Another one of the most influential filmmakers in history to have been shunned too often by the Academy. Perhaps the most glaring omission for Martin Scorsese was no nomination for directing Taxi Driver – a film about paranoia, disaffection and desire that addressed them with a compelling grit that may never be seen again. Fortunately, Scorsese would finally win for Best Director with The Departed (2006) – a film that, whilst impressive, lacks the raw, hard-hitting intensity of his earlier work.
Do The Right Thing (Best Picture) – 62nd Academy Awards (1990)
Quite simply, Spike Lee’s Do The Right Thing is one of the most important films of the 1980s. A comedy-drama about racial tension in a Brooklyn neighboured, the film stood out from other more mainstream Hollywood fare by refusing to settle for predictable resolutions and trivial character relationships when telling its story. It was deemed worthy for preservation in the National Film Registry, one of only six films in history to have been so in its first year of release, but not for Best Picture by the Academy. The winner? The increasingly creaky Driving Miss Daisy.
Inside Out (Best Picture) – 88th Academy Awards (2016)
Utterly unique, surprisingly moving and superbly animated, Inside Out is an outstanding piece of work. As touching as it is enthralling and as dazzling as it is heartfelt, it didn’t just mark a return to form for Pixar, it proved to be one of its best ever offerings. Many even believed it had a chance of becoming the first ever animated film to win Best Picture. It wasn’t even nominated and had to settle for a Best Animated Feature nod.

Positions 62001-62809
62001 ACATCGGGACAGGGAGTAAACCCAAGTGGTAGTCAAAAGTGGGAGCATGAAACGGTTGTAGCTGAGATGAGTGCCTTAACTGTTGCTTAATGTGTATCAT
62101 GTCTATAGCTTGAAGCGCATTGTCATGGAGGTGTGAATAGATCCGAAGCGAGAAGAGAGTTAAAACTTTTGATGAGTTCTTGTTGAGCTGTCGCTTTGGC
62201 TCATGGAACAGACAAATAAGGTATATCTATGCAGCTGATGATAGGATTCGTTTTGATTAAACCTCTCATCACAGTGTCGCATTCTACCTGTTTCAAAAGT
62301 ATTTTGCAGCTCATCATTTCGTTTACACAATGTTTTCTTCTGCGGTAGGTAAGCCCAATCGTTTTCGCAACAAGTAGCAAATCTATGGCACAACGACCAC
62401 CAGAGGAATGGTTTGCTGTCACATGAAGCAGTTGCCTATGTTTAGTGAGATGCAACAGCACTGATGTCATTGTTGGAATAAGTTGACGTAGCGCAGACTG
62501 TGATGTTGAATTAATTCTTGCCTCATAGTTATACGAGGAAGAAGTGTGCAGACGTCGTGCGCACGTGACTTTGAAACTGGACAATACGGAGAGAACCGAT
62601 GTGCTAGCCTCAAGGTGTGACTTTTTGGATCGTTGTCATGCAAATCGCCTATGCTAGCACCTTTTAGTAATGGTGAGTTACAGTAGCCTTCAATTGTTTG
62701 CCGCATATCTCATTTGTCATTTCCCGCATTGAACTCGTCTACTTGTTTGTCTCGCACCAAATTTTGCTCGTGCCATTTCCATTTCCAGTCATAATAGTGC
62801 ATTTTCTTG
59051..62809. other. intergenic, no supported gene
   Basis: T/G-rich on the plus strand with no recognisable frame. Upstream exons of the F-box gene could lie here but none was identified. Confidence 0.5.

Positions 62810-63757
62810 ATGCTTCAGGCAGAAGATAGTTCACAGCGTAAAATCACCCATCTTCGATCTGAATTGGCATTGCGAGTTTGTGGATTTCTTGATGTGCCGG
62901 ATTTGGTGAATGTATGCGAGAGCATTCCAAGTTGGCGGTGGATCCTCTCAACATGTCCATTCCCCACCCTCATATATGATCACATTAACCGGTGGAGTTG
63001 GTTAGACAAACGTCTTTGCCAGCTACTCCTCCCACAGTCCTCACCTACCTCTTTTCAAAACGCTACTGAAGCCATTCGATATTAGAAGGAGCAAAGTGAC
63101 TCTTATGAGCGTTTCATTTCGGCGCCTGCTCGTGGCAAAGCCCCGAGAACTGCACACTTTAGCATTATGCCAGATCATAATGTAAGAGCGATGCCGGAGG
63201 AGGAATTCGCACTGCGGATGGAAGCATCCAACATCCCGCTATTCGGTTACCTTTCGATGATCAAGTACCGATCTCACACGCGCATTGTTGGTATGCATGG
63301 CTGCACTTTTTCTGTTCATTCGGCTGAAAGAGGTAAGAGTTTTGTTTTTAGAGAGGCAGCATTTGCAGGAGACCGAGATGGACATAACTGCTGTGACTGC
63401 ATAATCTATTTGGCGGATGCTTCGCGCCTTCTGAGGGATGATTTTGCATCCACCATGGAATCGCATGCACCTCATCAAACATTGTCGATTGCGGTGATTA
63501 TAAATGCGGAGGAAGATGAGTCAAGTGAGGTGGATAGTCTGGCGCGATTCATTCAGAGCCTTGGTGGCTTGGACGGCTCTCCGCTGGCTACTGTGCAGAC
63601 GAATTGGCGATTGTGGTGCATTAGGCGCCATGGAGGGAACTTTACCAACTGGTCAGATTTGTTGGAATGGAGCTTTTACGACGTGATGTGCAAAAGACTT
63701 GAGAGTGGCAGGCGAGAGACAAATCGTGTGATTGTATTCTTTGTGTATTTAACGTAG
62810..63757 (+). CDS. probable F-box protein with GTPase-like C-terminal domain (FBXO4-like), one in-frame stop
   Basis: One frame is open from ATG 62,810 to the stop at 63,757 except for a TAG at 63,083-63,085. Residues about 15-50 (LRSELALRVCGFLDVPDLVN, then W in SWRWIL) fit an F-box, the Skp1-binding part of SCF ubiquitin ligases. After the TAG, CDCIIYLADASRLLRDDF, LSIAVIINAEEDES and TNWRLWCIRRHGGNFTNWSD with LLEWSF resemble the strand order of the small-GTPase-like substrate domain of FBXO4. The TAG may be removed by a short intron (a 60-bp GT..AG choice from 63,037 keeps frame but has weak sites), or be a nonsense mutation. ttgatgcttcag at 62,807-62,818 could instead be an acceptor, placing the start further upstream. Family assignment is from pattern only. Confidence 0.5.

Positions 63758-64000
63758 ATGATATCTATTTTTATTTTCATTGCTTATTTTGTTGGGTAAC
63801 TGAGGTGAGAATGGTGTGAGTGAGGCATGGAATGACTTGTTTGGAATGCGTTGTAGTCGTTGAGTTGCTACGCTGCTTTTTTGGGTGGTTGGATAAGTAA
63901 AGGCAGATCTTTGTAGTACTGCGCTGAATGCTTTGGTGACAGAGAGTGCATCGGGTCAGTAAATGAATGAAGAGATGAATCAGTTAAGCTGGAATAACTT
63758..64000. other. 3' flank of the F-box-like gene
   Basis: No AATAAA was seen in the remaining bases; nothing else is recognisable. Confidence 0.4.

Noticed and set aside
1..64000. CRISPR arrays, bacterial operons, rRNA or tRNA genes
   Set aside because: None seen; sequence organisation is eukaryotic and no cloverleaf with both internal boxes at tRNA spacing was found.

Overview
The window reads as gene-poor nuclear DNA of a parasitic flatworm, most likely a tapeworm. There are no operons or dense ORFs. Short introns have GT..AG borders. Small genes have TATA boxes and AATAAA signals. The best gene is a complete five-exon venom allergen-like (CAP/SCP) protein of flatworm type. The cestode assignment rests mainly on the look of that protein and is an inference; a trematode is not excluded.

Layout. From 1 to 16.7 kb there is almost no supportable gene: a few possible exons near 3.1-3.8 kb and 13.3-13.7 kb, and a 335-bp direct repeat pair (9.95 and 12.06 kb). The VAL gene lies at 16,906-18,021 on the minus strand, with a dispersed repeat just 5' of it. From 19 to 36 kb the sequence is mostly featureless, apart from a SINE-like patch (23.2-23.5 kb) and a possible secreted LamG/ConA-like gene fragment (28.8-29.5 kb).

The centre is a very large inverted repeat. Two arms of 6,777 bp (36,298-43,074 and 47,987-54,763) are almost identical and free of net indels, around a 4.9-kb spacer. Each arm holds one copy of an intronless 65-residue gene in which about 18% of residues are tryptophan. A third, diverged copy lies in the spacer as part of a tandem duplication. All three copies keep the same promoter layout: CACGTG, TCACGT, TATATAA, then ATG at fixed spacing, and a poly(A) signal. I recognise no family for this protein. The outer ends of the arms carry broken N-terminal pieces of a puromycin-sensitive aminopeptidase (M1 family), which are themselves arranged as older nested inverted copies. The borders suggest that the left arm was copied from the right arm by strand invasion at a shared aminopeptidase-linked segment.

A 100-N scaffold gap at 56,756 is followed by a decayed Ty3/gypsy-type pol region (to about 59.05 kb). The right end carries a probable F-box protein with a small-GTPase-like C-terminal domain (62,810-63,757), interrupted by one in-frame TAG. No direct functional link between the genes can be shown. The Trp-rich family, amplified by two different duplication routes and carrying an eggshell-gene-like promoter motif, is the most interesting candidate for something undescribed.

Nicolas Winding Refn (Best Director) for Drive – 84th Academy Awards (2012)
What could have been a generic action film, Drive was instead a stylised genre film that breathed new life into car chase films thanks to Nicolas Winding Refn’s masterful direction. Beautifully shot and with one of the coolest soundtracks you’ll hear, Drive is a piece of retro-noir cinema with a brooding intensity rarely seen in modern film. Unfortunately, the 84th Academy Awards didn’t share these sentiments and Winding Refn, whilst chalking up a Best Director nomination at the BAFTAs along with numerous other accolades, was well and truly robbed.
Fight Club (Best Picture) – 72nd Academy Awards (2000)
A social satire mocking consumerism, with layer upon layer of ambiguous subtexts and points of view, all conveyed through extreme violence, was probably going to be too much of a hard sell and a bit left field for the Academy. Sure enough, the notion of fighting serving as an extreme metaphor for young people’s disillusion with the complacent values of modern society was lost on voters and Fight Club received only one nomination…for Best Sound Editing. It lost to The Matrix.
Ava DuVernay (Best Director) and David Oyelowo (Best Actor) for Selma – 87th Academy Awards (2015)
Ava DuVernay’s excellent work on Selma was the perfect opportunity for the first female African-American to be nominated for Best Director. Likewise, David Oyelowo’s gripping performance as Martin Luther King, Jr. led seemingly everyone to acknowledge he was a shoo-in for a Best Actor nod. Alas, they were both shamefully overlooked and made us realise just how far we remain from the ideology and beliefs Dr. King stood for.
What are your biggest Oscar snubs? Let us know below.
We are looking for initial adopters / testers of our site's new functionality and tools.
If you are a writer or entertainment enthusiast and early access as a tester interests you, visit our join page to get in touch.